Does the mutilated condition of the Holy Bible–in part accidental–represent none the less a definite effort to confuse the uninitiated reader and thus better conceal the secrets of the Jewish Tannaim? Never has the Christian world been in possession of those hidden scrolls which contain the secret doctrine of Israel, and if the Qabbalists were correct in their assumption that the lost books of the Mosaic Mysteries have been woven into the fabric of the Torah, then the Scriptures are veritably books within books. In rabbinical circles the opinion is prevalent that Christendom never has understood the Old Testament and probably never will. In fact, the feeling exists–in some quarters, at least–that the Old Testament is the exclusive possession of the Jewish faith; also that Christianity, after its unrelenting persecution of the Jew, takes unwarranted liberties when it includes strictly Jewish writings in its sacred canon. But, as noted by one rabbi, if Christianity must use the Jewish Scriptures, it should at least strive to do so with some degree of intelligence!
In the opening chapter of Genesis it is stated that after creating light and separating it from darkness, the seven Elohim divided the waters which were under the firmament from the waters which were above the firmament. Having thus established the inferior universe in perfect accord with the esoteric teachings of the Hindu, Egyptian, and Greek Mysteries, the Elohim next turned their attention to the production of flora and fauna and lastly man. “And God said, Let us make man in ourimage, after our likeness. * * * So God created man in his own image, in the image of God created he him; male and female created he them. And God blessed them, and God said unto them, Be fruitful, and multiply, and replenish the earth, * * *.”
Consider in thoughtful silence the startling use of pronouns in the above extract from “the most perfect example of English literature.” When the plural and androgynous Hebrew word Elohim was translated into the singular and sexless word God, the opening chapters of Genesis were rendered comparatively meaningless. It may have been feared that had the word been correctly translated as “the male and female creative agencies,” the Christians would have been justly accused of worshiping a plurality of gods in the face of their repeated claims to monotheism! The plural form of the pronouns us and our reveals unmistakably, however, the pantheistic nature of Divinity. Further, the androgynous constitution of the Elohim (God) is disclosed in the next verse, where he (referring to God) is said to have created man in his own image, male and female; or, more properly, as the division of the sexes had not yet taken place, male-female. This is a deathblow to the time-honored concept that God is a masculine potency as portrayed by Michelangelo on the ceiling of the Sistine Chapel. The Elohim then order these androgynous beings to be fruitful. Note that neither the masculine nor the feminine principle as yet existed in a separate state! And, lastly, note the word “replenish.” The prefix re denotes “back to an original or former state or position,” or “repetition or restoration.” (See Webster’s International Dictionary, 1926.)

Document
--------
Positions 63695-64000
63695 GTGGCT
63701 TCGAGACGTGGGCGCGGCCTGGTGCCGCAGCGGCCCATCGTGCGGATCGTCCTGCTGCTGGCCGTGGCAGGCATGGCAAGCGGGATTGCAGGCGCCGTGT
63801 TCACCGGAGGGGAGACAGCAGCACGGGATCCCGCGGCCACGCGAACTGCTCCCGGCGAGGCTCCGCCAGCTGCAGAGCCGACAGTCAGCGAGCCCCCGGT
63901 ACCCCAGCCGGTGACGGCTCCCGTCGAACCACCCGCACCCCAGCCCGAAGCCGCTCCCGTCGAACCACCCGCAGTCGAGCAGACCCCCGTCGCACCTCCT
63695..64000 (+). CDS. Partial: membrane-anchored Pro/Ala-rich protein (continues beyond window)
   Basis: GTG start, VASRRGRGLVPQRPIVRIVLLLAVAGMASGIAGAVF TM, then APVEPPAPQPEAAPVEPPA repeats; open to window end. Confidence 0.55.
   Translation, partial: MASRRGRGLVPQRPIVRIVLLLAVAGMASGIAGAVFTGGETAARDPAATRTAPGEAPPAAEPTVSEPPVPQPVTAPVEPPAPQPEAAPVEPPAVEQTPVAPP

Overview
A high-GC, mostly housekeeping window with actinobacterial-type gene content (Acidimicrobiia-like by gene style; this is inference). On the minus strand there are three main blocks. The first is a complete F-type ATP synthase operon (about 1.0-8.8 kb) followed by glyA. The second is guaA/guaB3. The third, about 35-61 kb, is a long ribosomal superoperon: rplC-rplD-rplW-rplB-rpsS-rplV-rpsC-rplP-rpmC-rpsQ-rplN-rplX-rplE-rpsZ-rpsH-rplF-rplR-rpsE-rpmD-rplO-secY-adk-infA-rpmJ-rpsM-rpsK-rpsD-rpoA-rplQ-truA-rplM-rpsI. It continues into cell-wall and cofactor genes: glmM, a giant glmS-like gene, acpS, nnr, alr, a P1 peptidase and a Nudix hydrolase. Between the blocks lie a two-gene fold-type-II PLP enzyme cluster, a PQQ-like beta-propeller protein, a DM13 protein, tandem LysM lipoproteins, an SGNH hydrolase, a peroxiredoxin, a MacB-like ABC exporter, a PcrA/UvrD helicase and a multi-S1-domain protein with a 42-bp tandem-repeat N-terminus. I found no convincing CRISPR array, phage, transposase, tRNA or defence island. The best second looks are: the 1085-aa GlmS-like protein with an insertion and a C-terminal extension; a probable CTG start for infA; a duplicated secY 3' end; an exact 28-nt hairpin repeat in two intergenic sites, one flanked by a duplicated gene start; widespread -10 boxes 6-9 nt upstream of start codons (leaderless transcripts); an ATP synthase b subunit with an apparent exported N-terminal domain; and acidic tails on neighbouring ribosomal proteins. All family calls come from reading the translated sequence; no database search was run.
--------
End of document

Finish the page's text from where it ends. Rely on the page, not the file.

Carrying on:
This definite reference to a humanity existing prior to the “creation of man” described in Genesis must be evident to the most casual reader of Scripture.